Cross Pollinate

Last updated: November 18, 2021

What Does Cross Pollinate Mean?

Cross pollination, often hyphenated as 'cross-pollination', occurs when one plant variety pollinates another plant variety to form a new variety of plant. This is done either naturally or on purpose by gardeners. The genetic material of the two plants combines, and the resulting seeds from that plant will contain characteristics of both of its parent's varieties. The seeds will grow into a new variety.

To cross-pollinate, pollen must be transferred from the stamen of one plant to the stigma of another plant. This process allows fertilization to occur and can help to create a healthier and more varied plant species. This process may also be known as cross-fertilization.

Cross pollination can only occur between plants of the same variety. It cannot occur across different plant species. For example, a tomato cannot be cross-pollinated with a cucumber, as they are different plant species.


Maximum Yield Explains Cross Pollinate

When a plant is cross-pollinated, its offspring will have characteristics from both of the original plants. This is particularly important as this process can help create more genetically diverse plants that are more resistant to disease.

It should be noted that cross pollination does not have an effect on the same year's fruit, rather, the cross-pollinated varieties will only show up as the fruit of any seeds planted from that fruit.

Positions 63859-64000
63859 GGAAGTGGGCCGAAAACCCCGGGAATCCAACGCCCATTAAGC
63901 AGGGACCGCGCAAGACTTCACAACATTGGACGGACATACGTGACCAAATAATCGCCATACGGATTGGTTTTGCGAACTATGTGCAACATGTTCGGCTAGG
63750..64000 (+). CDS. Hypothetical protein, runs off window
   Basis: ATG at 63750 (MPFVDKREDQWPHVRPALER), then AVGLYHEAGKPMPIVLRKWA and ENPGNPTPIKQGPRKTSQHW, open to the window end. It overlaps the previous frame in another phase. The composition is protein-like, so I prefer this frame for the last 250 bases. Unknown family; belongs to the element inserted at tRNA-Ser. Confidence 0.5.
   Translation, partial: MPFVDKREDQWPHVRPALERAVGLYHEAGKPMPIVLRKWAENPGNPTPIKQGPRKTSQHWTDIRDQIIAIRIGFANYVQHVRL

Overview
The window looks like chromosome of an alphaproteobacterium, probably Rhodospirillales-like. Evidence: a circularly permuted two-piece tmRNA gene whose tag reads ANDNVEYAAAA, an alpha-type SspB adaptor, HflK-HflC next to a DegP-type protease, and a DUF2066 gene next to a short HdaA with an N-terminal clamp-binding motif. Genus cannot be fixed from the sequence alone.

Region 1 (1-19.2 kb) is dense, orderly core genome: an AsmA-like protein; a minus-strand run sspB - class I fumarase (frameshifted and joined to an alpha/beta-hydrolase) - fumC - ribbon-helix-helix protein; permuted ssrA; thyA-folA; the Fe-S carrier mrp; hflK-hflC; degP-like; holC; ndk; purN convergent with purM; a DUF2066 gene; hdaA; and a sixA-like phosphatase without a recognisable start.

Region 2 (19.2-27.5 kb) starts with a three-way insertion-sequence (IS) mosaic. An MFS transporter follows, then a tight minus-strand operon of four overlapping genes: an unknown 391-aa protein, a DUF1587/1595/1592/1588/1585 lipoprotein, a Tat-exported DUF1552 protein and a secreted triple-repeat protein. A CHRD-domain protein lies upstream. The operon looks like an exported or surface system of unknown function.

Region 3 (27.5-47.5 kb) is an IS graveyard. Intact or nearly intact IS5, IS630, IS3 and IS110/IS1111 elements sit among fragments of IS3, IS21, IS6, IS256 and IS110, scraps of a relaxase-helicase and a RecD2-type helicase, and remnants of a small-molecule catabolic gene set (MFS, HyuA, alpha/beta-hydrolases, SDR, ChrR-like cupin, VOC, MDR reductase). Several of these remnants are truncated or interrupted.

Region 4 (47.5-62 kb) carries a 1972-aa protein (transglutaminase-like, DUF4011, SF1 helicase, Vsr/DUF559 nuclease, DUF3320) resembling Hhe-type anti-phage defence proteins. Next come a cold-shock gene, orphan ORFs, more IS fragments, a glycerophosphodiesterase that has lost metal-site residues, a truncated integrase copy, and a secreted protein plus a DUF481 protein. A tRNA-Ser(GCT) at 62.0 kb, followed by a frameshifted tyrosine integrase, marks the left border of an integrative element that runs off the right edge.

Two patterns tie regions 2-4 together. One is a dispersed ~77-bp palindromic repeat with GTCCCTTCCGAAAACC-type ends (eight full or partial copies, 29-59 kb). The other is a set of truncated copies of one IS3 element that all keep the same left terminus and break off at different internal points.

The two most common ways that cross-pollination occurs is through the transfer of pollen by insects or by the wind. Bees, for example, collect pollen on their bodies from one flower and transfer it to another flower as they fly from plant to plant.

However, humans can also cross-pollinate a plant on purpose to create a special plant hybrid. This is often done on purpose to create new varieties that are superior to their parents. Tomatoes especially are cross-pollinated in our never-ending search for disease-resistance and for new flavor experiences.

Some inexperienced gardeners worry about cross-pollination ruining a crop, but in fact there is nothing to worry about. A grower only needs to worry about preventing cross pollination from occurring if they plan on saving seeds.



Cross-fertilize, Cross-fertilization

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